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Will I need a License or Certification for my Job?

The U.S. Bureau of Labor Statistics (BLS) has published an article, based on BLS data, showing the occupations where workers are most likely to have a license or certification.     The report also highlights BLS growth projections for selected occupations.  

So, what is the difference between a license and a certification, you ask?  According to the BLS definition, one of the biggest distinctions is that licenses are legally required by the government to work in an occupation; certifications are not.  Below is a breakdown of the differences between the two credentials.

License

  • Awarded by a governmental licensing agency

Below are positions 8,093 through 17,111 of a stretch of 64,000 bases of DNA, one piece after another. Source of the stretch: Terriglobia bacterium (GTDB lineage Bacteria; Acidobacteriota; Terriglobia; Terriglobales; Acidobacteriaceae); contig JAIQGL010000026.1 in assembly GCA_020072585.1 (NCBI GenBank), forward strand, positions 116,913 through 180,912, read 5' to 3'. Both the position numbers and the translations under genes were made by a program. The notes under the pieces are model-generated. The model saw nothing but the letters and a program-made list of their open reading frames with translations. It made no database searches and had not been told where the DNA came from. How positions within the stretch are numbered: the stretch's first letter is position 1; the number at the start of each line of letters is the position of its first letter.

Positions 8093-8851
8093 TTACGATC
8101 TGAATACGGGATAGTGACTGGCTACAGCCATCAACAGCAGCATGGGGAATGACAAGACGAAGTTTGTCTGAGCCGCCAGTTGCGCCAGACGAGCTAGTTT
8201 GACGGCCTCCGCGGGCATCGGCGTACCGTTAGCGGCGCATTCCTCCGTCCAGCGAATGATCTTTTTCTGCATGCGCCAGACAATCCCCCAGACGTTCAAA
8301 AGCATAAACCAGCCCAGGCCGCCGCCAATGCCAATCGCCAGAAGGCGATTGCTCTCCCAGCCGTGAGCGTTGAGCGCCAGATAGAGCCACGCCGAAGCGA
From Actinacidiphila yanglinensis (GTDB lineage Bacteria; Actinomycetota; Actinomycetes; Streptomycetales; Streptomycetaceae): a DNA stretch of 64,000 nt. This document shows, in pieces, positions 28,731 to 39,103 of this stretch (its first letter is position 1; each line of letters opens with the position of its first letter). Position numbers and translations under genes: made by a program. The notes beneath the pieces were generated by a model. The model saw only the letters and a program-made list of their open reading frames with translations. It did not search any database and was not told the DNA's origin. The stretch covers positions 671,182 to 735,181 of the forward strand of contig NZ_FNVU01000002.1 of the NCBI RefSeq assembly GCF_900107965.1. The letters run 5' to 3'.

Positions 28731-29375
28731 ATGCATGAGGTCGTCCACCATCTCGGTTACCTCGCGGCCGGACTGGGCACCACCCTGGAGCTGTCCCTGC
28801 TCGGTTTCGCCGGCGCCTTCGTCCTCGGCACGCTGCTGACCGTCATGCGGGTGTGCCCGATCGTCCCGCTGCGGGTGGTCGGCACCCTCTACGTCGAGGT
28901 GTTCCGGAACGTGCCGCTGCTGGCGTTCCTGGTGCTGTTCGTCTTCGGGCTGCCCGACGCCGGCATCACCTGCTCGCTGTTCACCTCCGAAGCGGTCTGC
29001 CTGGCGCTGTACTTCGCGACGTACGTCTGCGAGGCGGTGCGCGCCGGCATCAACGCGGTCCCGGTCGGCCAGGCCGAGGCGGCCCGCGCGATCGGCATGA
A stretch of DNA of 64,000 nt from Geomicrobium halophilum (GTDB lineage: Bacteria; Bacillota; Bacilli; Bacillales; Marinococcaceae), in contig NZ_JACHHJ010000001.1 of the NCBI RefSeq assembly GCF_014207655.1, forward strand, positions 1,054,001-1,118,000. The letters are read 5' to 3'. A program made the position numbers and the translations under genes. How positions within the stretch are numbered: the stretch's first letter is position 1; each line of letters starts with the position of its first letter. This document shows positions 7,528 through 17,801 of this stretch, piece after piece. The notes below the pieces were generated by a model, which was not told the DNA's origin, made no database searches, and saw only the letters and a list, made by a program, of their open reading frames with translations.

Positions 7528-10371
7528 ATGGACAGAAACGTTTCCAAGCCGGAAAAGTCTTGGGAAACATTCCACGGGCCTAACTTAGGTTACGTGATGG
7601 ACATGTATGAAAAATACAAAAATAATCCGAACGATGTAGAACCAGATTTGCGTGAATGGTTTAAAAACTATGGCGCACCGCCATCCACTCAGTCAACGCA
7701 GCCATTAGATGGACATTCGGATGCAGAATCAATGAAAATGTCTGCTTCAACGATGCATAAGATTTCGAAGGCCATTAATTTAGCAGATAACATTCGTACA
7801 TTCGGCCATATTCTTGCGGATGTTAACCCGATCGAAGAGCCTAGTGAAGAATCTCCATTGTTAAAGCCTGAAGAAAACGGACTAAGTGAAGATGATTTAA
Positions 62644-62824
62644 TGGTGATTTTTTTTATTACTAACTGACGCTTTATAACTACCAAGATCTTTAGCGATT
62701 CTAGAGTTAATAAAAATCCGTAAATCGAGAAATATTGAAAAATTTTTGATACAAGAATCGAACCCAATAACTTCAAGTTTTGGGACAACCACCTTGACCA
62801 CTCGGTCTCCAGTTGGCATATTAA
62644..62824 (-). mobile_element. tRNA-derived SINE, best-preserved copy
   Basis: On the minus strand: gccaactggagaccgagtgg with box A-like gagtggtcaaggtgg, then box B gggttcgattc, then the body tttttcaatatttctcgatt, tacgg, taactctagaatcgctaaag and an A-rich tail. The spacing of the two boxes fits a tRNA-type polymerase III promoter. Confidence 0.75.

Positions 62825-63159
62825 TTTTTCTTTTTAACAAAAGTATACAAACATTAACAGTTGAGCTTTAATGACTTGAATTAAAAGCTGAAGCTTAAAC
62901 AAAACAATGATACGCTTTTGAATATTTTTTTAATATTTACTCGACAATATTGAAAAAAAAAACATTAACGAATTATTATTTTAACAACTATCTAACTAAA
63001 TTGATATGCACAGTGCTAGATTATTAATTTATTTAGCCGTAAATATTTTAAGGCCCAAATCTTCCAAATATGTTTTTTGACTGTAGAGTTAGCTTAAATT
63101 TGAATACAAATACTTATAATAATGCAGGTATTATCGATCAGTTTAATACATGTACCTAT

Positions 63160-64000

• Gives legal authority to work in an occupation
  • Requires meeting predetermined criteria, such as having a degree or passing a state-administered exam.

In 2015, about 22 percent of employed people had a license.  Occupations with the highest percentages of licensed workers include those in healthcare, legal and protective service, community and social services, and personal care and service.

Certification

  • Awarded by a professional organization or other nongovernmental body
  • Is not legally required in order to work in an occupation
  • Requires demonstrating competency to do a specific job, often through an examination process.

In 2015, about 3 percent of employed people held a certification, but no license.  Some groups, such as those working in community and social services and healthcare, have a relatively high percentage of workers who have a certification, but not a license.

You can access the national data on certifications and licenses in the U.S. here, on the BLS website.